The plan sounded infallible in 2015, when Hong Kong was a raft and no one had heard of Uighurs or Wuhan: Disney would shoot a Chinese heroine with a Chinese cast to conquer the Chinese market. ‘Mulán’ premiered last week in China with mediocre collection and criticism, international calls for a boycott and silence imposed on the national press. He piling up of misfortunes advises a chronological order.
First was the political mess. Liu Yifei, the protagonist, supported the Hong Kong police when last year he exchanged slaps with pro-democracy protesters. Later it became known that some scenes were filmed in Xinjiang, the eastern province where hundreds of thousands of Chinese Uighur Muslim ethnic group have been locked up in re-education camps. The ignorance years ago was excusable, but it is difficult to understand why they included the provincial authorities in the acknowledgments of the credit titles. It was a mistake, the producer has assumed, which was still reducing water between calls for a boycott when the coronavirus pandemic closed theaters.
The postponed premiere came this week, with the highest expectations and predictions from the national press that Western sabotage would not prevent its success. The 20 million euros raised by ‘Mulán’ are modest in China. They are light years away from those achieved by ‘The 800’, the umpteenth patriotic epic, and even below the elusive ‘Tenet’. The reviews were even worse. On Douban, the most famous website, users give it a 4.9 out of 10.
The regrets are varied. Netizens judge that it lacks the nerve and grace of the animated version two decades ago. They miss the dragon Mushu, which this time Disney discarded for fear that the country would take the jokes about its iconic animal badly. Mulan is seen by many as a regular heroine that he could be in China as in an African jungle or in the Middle East, with no other features of his own than slanted eyes. “More than a Chinese story, it is a story about a Disney princess like Frozen,” said Yun Feiyang, one of the most followed critics.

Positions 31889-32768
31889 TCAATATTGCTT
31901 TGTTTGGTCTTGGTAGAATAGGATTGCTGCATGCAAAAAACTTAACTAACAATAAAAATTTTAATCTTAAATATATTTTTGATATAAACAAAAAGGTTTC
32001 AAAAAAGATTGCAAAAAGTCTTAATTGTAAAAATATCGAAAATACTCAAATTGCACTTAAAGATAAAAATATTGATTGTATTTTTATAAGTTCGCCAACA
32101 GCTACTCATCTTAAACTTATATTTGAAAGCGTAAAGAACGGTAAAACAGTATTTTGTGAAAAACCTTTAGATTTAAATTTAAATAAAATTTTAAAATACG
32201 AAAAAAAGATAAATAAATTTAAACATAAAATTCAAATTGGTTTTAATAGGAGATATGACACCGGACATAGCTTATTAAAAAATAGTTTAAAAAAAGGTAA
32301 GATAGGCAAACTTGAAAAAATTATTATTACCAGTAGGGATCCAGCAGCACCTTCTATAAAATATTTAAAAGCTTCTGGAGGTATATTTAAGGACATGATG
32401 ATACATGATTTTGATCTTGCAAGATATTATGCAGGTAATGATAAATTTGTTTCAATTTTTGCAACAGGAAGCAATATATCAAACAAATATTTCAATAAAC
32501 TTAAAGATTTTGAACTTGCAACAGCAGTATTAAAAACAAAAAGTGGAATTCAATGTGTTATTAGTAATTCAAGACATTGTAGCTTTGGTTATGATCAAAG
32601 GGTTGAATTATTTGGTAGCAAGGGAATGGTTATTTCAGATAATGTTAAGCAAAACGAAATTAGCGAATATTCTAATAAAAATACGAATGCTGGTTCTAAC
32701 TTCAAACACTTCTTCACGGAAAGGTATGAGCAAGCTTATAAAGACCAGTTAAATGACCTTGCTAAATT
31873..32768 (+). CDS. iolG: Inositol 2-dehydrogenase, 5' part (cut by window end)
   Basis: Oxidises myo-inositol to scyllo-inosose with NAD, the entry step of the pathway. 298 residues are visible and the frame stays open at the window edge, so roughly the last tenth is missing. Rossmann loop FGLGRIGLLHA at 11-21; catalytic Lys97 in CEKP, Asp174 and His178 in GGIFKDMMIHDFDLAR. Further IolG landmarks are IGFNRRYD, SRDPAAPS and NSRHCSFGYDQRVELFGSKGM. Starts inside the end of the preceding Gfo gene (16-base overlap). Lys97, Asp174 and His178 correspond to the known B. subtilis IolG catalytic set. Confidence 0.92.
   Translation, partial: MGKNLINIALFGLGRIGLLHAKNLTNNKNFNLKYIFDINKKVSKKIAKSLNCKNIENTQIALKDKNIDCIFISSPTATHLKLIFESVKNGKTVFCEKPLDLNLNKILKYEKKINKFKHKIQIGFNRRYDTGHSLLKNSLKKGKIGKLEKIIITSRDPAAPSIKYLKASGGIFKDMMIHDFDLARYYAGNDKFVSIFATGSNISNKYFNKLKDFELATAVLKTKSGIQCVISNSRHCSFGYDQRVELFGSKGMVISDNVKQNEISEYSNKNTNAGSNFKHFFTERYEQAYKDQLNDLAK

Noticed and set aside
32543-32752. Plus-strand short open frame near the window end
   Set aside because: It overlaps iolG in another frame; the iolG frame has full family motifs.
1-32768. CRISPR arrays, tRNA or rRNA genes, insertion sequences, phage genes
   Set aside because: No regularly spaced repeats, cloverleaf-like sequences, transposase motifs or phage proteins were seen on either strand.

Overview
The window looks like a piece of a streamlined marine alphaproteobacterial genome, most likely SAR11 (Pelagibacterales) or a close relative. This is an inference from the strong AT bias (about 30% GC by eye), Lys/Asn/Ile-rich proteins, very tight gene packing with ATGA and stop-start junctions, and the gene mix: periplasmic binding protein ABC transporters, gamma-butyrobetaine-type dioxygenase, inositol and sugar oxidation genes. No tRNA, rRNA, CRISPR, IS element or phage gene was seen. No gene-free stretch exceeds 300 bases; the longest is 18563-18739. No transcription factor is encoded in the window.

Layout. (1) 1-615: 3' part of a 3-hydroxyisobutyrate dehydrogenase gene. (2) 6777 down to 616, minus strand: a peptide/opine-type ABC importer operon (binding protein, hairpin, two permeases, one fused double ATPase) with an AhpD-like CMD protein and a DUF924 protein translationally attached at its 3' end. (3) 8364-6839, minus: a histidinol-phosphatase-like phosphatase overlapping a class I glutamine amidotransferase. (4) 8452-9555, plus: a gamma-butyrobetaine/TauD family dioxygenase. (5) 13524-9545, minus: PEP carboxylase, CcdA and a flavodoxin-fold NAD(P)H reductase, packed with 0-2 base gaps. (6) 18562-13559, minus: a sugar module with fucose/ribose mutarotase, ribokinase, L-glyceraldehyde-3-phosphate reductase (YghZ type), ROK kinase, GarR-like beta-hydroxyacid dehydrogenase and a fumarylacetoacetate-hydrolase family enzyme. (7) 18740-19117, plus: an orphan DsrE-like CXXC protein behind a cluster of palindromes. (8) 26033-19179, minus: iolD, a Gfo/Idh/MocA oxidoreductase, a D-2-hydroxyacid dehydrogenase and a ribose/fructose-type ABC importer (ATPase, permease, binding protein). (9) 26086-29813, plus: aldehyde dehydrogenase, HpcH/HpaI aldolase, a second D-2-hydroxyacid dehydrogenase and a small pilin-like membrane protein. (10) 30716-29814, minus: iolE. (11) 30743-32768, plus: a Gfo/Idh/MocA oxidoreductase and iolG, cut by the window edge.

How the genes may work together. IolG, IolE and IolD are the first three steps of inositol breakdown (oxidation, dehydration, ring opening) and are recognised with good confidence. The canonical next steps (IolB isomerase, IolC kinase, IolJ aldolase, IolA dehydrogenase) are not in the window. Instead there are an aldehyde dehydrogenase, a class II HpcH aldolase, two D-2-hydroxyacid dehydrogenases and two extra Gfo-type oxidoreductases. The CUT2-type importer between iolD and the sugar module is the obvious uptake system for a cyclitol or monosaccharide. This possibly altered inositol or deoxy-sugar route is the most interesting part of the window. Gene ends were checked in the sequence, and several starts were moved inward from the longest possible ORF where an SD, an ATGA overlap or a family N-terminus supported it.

And many wonder who are those experts and historians who Disney claimed to have commissioned the reconstruction of the time to avoid mistakes. They are plentiful and thick. The tulou in which Mulan’s family lives, in the west of the country, is the most obvious: these circular constructions would not appear until a thousand years later in Fujian, at the other end of China. There was also no news at that time of the tai chi practiced by the general. Tom Cruise can escape from the bad guys by taking advantage of the tumult of Sanfermines in Cadiz but licenses with Mulan are inadvisable. ‘The Ballad of Mulan’, about an intrepid daughter who pretends to be a man to fight the Huns, had already passed from generation to generation before it was recorded in writing in the 6th century. It has survived ever since, molded to the needs of the time, but always as the epitome of Confucian values such as love for the country and respect for parents.
Chinese Government Circular
The ‘Global Times’, the most ultramontane of propaganda newspapers, explained that “the unpopularity of the film has nothing to do with the defamations of the West, which are ignored by the Chinese audience, but with poor artistic level and misunderstandings about our culture». A few days later, Beijing sent a circular to the press to dedicate a modest coverage to the film without explaining the reasons.
‘Mulán’ is the last victim of the rarefied climate between the two powers. From the United States, Disney is accused of kneeling before China and fomenting its patriotism to benefit from what this year will become the first film market in the world. And from China they accuse her of depleting her most sacred references and adapting them to the western palate. A lot of substance for what in that distant 2015 was thought as a simple adventure film.